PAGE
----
Decentralization of Internet Control Leaves Cracks

Decentralization of Internet Control Leaves Cracks

In China, when major events unfold, a combination of government directives, keyword filtering, post deletion, paid pro-government commentary, and other forms of censorship and propaganda guides the narrative in the direction that the state determines. In a recent study, University of Michigan’s Mary Gallagher and Blake Miller analyzed 50 million comments on Chinese social media and news posts about three major events: the G20 Summit in Hangzhou, the ruling of the International Tribunal on the South China Sea Disputes between China and the Philippines, and the explosions in the Port of Tianjin in August 2015. They found considerable diversity in responses from users whom they believe to be members of the “Fifty Cent Party,” or paid government commentators, which they wrote about for the Washington Post:

Our findings suggest that information control in China is more varied and decentralized than we thought, as a Washington Post editorial also argued. China’s ability to control information is impressive, but decentralization makes the system hard to tightly control. For example, although the surveillance powers granted by China’s recently issued Cybersecurity Law are formidable, its implementation has been far from disciplined. A recent Washington Post report details how private data obtained using these new powers is being openly sold on the market, perhaps by rogue government officials.

In the Tianjin crisis, the quick and unified online response suggests a great deal of government planning, coordination and iterative updating of information strategies. But the response to the South China Sea ruling points to a lack of preparation and coordination — and perhaps even disagreement between different parts of the government.

These moves suggest that Beijing is taking new steps to solidify control over the Web — and making sure what’s out there on the Internet are the messages that the CCP wants China’s citizens to read. [Source]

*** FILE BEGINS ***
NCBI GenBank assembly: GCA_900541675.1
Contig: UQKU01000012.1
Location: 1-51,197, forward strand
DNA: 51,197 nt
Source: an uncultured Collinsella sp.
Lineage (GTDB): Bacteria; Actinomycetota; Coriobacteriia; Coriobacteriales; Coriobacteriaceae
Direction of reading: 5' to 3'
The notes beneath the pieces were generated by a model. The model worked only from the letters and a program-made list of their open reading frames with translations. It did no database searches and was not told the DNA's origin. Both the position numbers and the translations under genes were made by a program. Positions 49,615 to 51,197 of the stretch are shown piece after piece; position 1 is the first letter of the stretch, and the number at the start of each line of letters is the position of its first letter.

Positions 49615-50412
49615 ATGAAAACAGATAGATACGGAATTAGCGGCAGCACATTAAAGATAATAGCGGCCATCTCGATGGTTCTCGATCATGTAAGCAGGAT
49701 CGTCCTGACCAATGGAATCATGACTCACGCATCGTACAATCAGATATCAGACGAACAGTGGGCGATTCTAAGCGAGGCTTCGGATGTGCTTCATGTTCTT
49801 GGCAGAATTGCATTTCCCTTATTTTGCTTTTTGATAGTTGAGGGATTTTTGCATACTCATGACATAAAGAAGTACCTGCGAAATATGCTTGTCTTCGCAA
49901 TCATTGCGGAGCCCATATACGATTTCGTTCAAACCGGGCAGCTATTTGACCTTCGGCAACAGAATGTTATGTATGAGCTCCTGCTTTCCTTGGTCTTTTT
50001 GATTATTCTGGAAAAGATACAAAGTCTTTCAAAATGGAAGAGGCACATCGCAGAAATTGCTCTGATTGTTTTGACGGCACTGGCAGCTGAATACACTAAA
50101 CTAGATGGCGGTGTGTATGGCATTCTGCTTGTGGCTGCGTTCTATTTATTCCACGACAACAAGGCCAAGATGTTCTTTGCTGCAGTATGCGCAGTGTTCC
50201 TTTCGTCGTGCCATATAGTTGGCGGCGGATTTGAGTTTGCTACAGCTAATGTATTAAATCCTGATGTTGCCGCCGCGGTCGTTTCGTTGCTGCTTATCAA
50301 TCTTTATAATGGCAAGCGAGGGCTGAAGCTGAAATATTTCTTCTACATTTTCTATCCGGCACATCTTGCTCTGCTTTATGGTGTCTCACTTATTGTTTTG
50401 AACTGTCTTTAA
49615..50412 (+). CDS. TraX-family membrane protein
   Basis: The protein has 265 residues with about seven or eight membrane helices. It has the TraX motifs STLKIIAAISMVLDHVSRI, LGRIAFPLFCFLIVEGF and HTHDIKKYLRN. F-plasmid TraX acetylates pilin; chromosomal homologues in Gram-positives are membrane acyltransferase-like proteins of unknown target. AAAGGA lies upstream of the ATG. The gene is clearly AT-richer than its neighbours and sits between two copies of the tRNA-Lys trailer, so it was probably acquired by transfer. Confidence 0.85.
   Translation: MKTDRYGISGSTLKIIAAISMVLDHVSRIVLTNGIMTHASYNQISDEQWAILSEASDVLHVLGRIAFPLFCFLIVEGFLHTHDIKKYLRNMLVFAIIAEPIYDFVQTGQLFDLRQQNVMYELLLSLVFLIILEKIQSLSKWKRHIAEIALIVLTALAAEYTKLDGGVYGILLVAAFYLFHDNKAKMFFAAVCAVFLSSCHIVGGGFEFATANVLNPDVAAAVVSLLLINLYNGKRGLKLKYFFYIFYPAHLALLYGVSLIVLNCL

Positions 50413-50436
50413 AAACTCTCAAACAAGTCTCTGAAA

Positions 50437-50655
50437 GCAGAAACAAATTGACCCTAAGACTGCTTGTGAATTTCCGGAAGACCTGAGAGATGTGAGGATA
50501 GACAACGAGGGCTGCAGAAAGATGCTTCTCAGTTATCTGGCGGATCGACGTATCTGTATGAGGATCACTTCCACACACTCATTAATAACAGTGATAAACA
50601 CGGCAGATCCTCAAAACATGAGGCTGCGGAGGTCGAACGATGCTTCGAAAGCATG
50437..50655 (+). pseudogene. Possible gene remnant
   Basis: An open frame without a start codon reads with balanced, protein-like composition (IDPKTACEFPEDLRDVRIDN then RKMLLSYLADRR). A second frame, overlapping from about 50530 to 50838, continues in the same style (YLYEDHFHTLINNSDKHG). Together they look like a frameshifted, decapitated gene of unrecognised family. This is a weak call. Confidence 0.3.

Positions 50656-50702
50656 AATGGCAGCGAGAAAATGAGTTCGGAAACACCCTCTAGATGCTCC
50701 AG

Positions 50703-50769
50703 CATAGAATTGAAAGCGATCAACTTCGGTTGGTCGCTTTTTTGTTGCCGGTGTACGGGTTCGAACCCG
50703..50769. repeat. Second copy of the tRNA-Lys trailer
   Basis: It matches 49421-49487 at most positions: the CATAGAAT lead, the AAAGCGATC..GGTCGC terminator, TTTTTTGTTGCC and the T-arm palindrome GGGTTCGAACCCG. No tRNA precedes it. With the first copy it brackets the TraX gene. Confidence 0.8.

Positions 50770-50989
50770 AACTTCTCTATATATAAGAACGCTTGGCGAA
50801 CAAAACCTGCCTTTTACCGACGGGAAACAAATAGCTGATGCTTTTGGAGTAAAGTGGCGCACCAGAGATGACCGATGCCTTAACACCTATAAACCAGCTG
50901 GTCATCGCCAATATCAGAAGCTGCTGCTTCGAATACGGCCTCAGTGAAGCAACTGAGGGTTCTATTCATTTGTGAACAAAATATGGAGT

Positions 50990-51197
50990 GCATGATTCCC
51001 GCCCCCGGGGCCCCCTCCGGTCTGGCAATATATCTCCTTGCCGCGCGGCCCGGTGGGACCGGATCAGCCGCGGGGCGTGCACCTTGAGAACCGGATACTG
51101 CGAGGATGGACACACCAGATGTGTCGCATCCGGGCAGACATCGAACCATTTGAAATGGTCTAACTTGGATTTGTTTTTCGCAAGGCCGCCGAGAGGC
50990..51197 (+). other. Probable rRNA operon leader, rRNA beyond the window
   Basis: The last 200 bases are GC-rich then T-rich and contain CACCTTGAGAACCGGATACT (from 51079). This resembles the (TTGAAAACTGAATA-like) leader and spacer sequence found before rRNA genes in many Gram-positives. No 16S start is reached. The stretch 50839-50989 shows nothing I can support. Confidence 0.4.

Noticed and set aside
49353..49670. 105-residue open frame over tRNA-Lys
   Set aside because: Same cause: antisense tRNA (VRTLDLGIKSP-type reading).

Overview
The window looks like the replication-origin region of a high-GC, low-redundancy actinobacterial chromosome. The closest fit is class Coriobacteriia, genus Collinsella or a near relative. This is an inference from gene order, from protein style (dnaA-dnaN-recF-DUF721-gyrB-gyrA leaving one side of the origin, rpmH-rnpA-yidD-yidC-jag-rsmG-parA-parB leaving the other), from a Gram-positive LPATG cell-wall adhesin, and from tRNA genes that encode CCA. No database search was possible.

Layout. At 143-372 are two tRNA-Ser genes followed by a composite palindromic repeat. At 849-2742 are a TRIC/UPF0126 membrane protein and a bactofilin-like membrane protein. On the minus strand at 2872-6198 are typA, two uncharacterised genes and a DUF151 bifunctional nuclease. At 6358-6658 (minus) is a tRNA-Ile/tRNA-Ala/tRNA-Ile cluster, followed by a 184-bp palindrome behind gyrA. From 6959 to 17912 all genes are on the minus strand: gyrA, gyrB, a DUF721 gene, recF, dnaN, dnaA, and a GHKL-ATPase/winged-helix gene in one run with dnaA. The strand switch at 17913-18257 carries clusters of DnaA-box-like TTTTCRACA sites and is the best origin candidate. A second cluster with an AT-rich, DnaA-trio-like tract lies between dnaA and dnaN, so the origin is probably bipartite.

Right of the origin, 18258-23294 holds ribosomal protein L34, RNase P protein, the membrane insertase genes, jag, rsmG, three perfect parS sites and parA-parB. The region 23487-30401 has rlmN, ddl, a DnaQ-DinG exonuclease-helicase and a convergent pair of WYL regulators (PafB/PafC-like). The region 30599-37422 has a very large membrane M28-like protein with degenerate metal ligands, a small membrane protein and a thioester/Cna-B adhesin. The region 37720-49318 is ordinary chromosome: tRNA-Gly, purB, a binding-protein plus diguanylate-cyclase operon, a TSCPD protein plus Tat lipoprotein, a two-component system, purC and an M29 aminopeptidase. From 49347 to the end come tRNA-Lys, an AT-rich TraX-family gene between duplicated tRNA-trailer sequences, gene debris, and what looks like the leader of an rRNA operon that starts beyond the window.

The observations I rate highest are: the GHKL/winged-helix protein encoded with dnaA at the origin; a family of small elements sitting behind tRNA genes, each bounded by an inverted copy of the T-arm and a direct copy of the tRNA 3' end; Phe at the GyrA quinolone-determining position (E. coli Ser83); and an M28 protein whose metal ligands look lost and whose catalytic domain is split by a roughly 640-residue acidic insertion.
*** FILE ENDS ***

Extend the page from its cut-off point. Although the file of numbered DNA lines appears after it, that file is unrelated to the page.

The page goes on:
While the tactics revealed by Gallagher and Miller’s research may point to a sophisticated, flexible, and reactive effort at information control, GreatFire’s Charlie Smith argued to Index on Censorship that the Chinese government’s attempts at creating “cyber sovereignty”–the idea that each country has the right to control the internet within their territory–are misguided:

Index: The Chinese government warned in December that its controls on the internet are necessary to prevent foreign powers from “destabilising the state”. Would Great Fire be considered to be associated with such powers? What would be the consequences of this?

Smith: I don’t think the Chinese authorities fully understand how the internet works. They have this great image in their mind of creating “cyber sovereignty” but this is an impossible task. The internet by nature is international. Information is exchanged across borders. So, yes, foreign powers are destabilising China’s internet every minute. In the opinion of the Chinese authorities, I guess this happens every time somebody says “Xi Jinping is a totalitarian despot” or shares a photo of the great leader with his pants too high.

But even if the authorities were able to establish what they think is “cyber sovereignty”, they would quickly find that many Chinese also like saying nasty things about Xi Dada. [Source]

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